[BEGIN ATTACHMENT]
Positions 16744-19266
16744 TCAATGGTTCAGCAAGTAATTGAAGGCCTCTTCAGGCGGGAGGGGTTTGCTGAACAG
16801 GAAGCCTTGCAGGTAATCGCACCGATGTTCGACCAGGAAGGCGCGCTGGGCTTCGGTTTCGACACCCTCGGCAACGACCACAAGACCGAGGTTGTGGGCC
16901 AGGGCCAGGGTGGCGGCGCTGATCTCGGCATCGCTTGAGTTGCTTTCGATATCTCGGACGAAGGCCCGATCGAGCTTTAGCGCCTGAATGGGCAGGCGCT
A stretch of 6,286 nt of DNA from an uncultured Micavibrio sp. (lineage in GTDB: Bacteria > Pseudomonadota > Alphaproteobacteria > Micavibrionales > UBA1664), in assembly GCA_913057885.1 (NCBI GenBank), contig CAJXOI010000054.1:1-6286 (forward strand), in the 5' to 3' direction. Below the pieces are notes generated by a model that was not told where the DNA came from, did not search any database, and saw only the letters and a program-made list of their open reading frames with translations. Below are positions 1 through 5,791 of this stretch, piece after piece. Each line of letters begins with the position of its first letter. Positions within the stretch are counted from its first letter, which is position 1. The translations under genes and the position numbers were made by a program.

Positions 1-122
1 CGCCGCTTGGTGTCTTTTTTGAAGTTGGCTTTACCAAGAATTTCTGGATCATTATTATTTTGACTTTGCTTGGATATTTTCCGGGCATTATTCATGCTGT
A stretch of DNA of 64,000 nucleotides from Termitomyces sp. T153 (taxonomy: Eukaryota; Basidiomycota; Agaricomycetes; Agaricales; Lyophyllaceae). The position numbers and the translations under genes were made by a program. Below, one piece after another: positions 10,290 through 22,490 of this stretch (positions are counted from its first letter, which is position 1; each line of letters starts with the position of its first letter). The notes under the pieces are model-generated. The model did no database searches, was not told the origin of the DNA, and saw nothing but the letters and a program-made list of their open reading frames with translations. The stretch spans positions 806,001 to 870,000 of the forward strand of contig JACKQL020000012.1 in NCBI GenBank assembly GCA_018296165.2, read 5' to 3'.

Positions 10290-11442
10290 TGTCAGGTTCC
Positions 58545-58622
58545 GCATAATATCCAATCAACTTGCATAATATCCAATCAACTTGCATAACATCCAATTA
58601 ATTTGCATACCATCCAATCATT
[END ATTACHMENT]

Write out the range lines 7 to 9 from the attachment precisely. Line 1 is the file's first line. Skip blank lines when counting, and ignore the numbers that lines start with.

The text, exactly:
1 CGCCGCTTGGTGTCTTTTTTGAAGTTGGCTTTACCAAGAATTTCTGGATCATTATTATTTTGACTTTGCTTGGATATTTTCCGGGCATTATTCATGCTGT
A stretch of DNA of 64,000 nucleotides from Termitomyces sp. T153 (taxonomy: Eukaryota; Basidiomycota; Agaricomycetes; Agaricales; Lyophyllaceae). The position numbers and the translations under genes were made by a program. Below, one piece after another: positions 10,290 through 22,490 of this stretch (positions are counted from its first letter, which is position 1; each line of letters starts with the position of its first letter). The notes under the pieces are model-generated. The model did no database searches, was not told the origin of the DNA, and saw nothing but the letters and a program-made list of their open reading frames with translations. The stretch spans positions 806,001 to 870,000 of the forward strand of contig JACKQL020000012.1 in NCBI GenBank assembly GCA_018296165.2, read 5' to 3'.

Positions 10290-11442